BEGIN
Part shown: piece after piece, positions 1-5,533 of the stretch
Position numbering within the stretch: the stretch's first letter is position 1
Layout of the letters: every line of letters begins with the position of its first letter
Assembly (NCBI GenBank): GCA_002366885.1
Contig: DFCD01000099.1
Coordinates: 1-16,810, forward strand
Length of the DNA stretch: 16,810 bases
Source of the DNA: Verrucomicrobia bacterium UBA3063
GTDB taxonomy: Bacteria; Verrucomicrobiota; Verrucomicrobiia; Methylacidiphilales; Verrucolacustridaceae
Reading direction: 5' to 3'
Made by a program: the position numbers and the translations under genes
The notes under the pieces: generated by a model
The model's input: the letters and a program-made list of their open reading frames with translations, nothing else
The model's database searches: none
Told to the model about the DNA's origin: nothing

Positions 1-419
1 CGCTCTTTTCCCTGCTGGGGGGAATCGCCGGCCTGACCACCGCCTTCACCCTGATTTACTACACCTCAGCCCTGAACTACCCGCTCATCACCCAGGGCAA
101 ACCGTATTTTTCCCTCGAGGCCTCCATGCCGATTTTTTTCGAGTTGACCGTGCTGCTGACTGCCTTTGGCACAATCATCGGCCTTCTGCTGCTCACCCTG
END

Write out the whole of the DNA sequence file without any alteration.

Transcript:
Part shown: piece after piece, positions 1-5,533 of the stretch
Position numbering within the stretch: the stretch's first letter is position 1
Layout of the letters: every line of letters begins with the position of its first letter
Assembly (NCBI GenBank): GCA_002366885.1
Contig: DFCD01000099.1
Coordinates: 1-16,810, forward strand
Length of the DNA stretch: 16,810 bases
Source of the DNA: Verrucomicrobia bacterium UBA3063
GTDB taxonomy: Bacteria; Verrucomicrobiota; Verrucomicrobiia; Methylacidiphilales; Verrucolacustridaceae
Reading direction: 5' to 3'
Made by a program: the position numbers and the translations under genes
The notes under the pieces: generated by a model
The model's input: the letters and a program-made list of their open reading frames with translations, nothing else
The model's database searches: none
Told to the model about the DNA's origin: nothing

Positions 1-419
1 CGCTCTTTTCCCTGCTGGGGGGAATCGCCGGCCTGACCACCGCCTTCACCCTGATTTACTACACCTCAGCCCTGAACTACCCGCTCATCACCCAGGGCAA
101 ACCGTATTTTTCCCTCGAGGCCTCCATGCCGATTTTTTTCGAGTTGACCGTGCTGCTGACTGCCTTTGGCACAATCATCGGCCTTCTGCTGCTCACCCTG